Iola growled at him. She glared at the bamboo as if she thought it would attack them at any moment. Aravel stared at her for a moment before turning to Anwyn with wide eyes. He also took several small nervous steps away from Iola. Up here, surrounded by plants and earth, the sound of the Ladies singing was a faraway thing but it was still there in the back of Anwyn’s mind.
“She didn’t want to come home, you know,” Anwyn said. “I don’t…”
Anwyn paused and rubbed her hands over her face. Just stopping had brought the Ladies voices into focus again. The world wobbled under Anwyn as something bright and excited shot through her mind. Power and tests and laughter mingled with the feeling of being deep in the dark zones away from light while the upper regions of the sea churned overhead.
Two pairs of hands grabbed Anwyn as her legs gave out. She panted, letting Aravel and Iola hold her. It was too much. It really was. She’d never had so many problems with this before but now she couldn’t stop hearing the Ladies no matter what she did. Her stomach roiled, abruptly settling when Anwyn dropped her hands to stare at the golden stalks of bamboo around them.
“Annie?” Aravel whispered.
“Can anyone hear us?” Anwyn asked. Even though she tried the strain was obvious in her voice.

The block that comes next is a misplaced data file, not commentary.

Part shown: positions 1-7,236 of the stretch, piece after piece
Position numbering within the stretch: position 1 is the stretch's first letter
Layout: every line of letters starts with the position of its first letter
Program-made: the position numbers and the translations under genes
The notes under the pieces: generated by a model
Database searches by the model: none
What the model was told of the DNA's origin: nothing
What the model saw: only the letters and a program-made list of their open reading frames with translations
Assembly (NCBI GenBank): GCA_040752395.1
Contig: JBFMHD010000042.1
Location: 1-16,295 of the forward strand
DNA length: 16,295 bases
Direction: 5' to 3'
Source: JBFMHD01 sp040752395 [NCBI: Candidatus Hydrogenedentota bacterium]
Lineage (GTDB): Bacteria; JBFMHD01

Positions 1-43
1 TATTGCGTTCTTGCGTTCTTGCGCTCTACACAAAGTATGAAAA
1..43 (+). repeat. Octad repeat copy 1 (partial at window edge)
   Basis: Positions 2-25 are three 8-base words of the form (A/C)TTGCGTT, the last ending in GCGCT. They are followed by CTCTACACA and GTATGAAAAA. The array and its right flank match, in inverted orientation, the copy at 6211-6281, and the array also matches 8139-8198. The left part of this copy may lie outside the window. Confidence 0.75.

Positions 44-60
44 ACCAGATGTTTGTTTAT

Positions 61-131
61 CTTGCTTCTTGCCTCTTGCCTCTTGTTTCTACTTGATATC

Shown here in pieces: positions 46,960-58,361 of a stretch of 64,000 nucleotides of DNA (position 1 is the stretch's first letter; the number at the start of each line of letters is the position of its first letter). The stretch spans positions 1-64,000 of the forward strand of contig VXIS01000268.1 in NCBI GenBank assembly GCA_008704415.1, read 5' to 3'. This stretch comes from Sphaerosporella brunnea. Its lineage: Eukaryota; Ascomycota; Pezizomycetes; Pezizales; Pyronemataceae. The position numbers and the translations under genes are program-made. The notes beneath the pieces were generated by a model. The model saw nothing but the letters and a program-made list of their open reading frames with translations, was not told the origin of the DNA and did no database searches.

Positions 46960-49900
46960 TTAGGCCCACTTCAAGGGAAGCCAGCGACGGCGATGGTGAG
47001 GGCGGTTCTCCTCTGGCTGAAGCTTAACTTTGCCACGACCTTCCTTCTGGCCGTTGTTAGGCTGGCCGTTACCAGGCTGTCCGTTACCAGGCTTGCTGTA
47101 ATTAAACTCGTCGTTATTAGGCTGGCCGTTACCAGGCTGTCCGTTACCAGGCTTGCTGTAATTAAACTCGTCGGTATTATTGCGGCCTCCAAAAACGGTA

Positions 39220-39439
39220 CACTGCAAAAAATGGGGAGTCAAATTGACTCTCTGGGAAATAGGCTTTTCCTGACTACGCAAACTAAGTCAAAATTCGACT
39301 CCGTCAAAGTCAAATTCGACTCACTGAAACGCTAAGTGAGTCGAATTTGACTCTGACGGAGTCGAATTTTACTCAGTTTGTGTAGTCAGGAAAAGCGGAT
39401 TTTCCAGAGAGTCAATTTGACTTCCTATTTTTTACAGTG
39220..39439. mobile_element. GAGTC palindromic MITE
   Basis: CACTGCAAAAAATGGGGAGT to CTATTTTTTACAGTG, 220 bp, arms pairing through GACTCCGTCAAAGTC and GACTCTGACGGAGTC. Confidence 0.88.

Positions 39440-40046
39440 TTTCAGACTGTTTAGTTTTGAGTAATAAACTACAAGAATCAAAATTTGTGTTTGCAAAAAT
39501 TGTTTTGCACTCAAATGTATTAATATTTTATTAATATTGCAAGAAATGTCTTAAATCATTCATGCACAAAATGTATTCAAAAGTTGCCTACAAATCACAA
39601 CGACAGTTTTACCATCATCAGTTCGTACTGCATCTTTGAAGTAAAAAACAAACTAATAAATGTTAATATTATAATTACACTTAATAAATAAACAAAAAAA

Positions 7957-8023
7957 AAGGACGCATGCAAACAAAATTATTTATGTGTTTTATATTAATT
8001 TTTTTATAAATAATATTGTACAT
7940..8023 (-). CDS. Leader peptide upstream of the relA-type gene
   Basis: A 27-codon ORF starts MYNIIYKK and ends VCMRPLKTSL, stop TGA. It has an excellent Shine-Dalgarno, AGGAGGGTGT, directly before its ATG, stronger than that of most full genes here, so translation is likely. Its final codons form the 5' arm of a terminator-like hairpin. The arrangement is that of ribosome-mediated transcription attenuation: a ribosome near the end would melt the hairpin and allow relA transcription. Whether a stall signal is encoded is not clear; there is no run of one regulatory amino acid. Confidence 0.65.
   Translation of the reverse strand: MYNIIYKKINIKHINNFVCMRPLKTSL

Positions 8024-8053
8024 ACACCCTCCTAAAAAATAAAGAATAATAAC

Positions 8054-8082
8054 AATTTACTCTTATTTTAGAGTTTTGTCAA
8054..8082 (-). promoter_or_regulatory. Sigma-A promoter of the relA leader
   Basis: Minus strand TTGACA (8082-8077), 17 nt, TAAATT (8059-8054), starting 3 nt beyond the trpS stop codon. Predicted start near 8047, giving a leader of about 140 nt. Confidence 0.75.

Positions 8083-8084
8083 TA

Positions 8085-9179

“I doubt anyone is close enough to as long as you don’t yell,” Iola said. “Are you all right?”
“No,” Anwyn said. She smiled as Aravel pulled her into a hug but kept her eyes on Iola’s dark face. “No, I’m not. I can’t stop hearing them. It’s never been like this before and I don’t know what’s changed. They don’t even seem to be aware of me, Io. There’s no reason for it to be this hard!”
“You’re a woman now,” Iola said slowly. “What if your body’s maturation has caused the gift the Ladies gave you to mature, too?”
Anwyn whined. “I hate it when you make this much sense, Io.”
Both Aravel and Iola laughed at that. Neither of them made Anwyn get up right away. Aravel held her until Anwyn felt strong enough to push out of his arms. She still needed Iola’s hand to make it to her feet. Once she was standing she kept her grip on Iola’s hand. It seemed to help ground Anwyn, keeping her mind away from the Ladies and firmly in her own body.